Interview of the Week: Dr. Celine Gounder, Coronavirus Expert

Dr. Gounder is a Clinical Assistant Professor of Medicine and Infectious Diseases at New York University.  She is also the co-host of  Epidemic, a podcast about the COVID-19 epidemic with former Ebola czar and #FOP Ron Klain.

ODP:  We know with your terrific podcast Epidemic, you are working to broadcast reliable and useful information about the virus.  What is the biggest thing the mainstream media is getting wrong?

CG:  The mainstream media focuses on viewer/listener questions. This isn’t wrong. But the problem with this approach is that if you don’t introduce some new information, they won’t even know what else to be thinking about and to be asking.

ODP:  How important is it to reduce air pollution generally in order to minimize the impacts of other coronavirus type infections in the future?

CG:  If we want to reduce the risk of infectious disease epidemics and pandemics, we need to address air pollution. We need to address deforestation and the loss of other wildlife habitats. And most importantly, we need to address climate change. It’s sad that it’s taken a pandemic of this scale to make us realize this. But I think when we come out on the other side, we’ll take this a lot more seriously.

ODP:  Many in the environmental community have warned about the dangers of wildlife markets like the one in Wuhan.  Understanding cultural differences, can regulating those help stop diseases like this one from being transmitted from animals to humans in the first place?

CG:  I think in general, the more we can control our exposure to wild animals and wild habitats, the more we can reduce our risk of zoonoses (i.e. infections that cross over from animals to humans). This isn’t just about the food we eat. It’s also about climate change and the environment.

ODP:  How are the effects of the virus worse for people who smoke or vape and for those who are exposed to indoor air pollution from smoking?  

CG:  There is no question that smoking, vaping, and indoor air pollution increase the risk of severe disease from SARS-CoV-2 coronavirus and really any respiratory viral or bacterial infection. A friend of mine who runs a neuroscience lab at Duke reached out to me this morning. He’s had to shut down his lab due to social distancing measures. But he said that he needed to use his “science brain for other things,” and he asked me about the link between vaping and COVID19. I asked him to look into this for us. How do rates of vaping in Europe compare with those in the U.S.? And what might that say about rates of severe COVID19 disease among young people in the U.S. versus Europe? What do we know about the impact of vaping on the lungs and our immune systems? And what might that predict regarding severity of COVID19 disease.

ODP:  Some experts think the warmer weather may make this virus “go away.” Do you agree? Will the warmer weather associated with climate change actually make the spread of infectious diseases worse in the future?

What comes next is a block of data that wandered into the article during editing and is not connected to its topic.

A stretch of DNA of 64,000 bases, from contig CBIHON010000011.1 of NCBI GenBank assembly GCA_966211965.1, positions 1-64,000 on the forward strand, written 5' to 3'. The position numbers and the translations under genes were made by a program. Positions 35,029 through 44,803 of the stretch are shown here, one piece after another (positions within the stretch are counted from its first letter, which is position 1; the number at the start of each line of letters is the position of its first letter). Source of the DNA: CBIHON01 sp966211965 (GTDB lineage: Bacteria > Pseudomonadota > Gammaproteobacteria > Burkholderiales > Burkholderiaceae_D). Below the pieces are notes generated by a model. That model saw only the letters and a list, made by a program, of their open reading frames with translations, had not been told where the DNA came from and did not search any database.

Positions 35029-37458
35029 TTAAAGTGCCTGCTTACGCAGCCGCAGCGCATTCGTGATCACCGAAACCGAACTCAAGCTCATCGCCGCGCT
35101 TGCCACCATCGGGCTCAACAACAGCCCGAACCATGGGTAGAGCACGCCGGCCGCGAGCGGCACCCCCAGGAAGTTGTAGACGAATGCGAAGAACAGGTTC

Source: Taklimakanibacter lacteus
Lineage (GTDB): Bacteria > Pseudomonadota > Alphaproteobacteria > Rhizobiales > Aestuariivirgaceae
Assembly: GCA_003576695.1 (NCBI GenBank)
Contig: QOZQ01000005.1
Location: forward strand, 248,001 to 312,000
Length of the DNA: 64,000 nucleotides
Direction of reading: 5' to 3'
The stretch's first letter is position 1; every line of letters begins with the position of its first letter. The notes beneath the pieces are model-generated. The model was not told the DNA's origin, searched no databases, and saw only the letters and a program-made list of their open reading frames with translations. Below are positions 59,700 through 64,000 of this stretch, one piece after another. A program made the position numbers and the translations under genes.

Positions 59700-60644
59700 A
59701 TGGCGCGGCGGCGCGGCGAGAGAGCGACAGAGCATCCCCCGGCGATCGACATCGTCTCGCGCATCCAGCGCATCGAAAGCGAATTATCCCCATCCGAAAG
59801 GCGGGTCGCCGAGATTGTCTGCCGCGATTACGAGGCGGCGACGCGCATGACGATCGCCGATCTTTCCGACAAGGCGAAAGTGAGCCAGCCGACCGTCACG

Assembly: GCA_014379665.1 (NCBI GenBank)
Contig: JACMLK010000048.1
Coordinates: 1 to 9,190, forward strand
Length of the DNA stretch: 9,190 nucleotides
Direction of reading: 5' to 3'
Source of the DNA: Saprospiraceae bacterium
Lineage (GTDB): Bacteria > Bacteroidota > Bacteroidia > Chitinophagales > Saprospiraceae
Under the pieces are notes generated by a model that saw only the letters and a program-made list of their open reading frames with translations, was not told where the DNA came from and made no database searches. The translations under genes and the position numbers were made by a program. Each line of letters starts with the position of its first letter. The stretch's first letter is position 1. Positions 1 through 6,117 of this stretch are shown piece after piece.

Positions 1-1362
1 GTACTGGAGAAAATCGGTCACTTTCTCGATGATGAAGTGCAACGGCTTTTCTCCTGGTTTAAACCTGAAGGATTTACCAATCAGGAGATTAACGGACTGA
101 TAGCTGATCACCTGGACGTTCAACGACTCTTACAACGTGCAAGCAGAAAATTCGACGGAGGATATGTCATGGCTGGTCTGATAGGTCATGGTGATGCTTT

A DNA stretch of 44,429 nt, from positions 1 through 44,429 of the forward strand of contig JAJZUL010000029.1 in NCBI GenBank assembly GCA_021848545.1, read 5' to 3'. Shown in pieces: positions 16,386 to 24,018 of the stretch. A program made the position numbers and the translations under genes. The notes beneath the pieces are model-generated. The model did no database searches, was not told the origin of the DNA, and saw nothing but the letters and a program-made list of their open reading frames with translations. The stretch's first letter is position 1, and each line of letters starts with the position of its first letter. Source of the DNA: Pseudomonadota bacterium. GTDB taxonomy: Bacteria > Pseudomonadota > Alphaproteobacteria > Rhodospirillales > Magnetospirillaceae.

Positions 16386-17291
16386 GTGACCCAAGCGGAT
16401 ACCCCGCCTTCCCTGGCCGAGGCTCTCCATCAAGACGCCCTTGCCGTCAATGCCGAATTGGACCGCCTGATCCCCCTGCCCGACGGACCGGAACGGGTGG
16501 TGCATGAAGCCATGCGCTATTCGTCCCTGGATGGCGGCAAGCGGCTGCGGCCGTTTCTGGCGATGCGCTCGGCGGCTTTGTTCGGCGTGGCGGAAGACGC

CG:  The warmer weather will NOT make the virus go away.  Here’s the pattern we see with other respiratory viruses, including other coronaviruses. They subside in the warmer, more humid months, at a time when we also spend more time outside, in less crowded conditions. Then in the fall and winter, they come back. It’s colder and drier. We’re inside more and around each other more. It’s cough and cold and flu season. Here’s one paper I’d refer your readers to: https://doi.org/10.1101/2020.02.12.20022467.

ODP:  Many of us live in big cities. You treat patients in Native American communities.  How problematic is this disease for people who live in rural, isolated places with limited medical facilities?  How high is their risk?  Is it lower than people who live in closer proximity?

CG: Sadly, there’s a long history of indigenous peoples dying from infectious diseases imported by Western settlers into their communities (in some cases intentionally): measles, smallpox, tuberculosis, and influenza. Today, over 70% of indigenous peoples live in urban areas, but many do still live in rural areas on reservations. Some of these reservations are more isolated from outsiders than others. The more rural these communities and the more they’ve been able to hang on to their language and culture, the healthier they tend to be. But with a disease as infectious as the SARS-CoV-2 coronavirus, it’s only a matter of time before these communities are affected. 

The Indian Health Service has excellent leadership when it comes to infectious diseases (Dr. Jon Iralu is a dear friend of mine), but the IHS is also hampered by underfunding. The IHS spends about half per capita what Medicaid does (https://www.gao.gov/products/GAO-19-74R).  In addition, many diseases common among indigenous peoples — such as cardiovascular disease, diabetes, liver and kidney disease, and autoimmune disease — will put them at increased risk for severe disease and death if they are infected with SARS-CoV-2.

Thank you so much, Dr. Gounder, for sharing your wisdom with our readers during this busy time.  And for more, we recommend Epidemicthe latest episode is available today.

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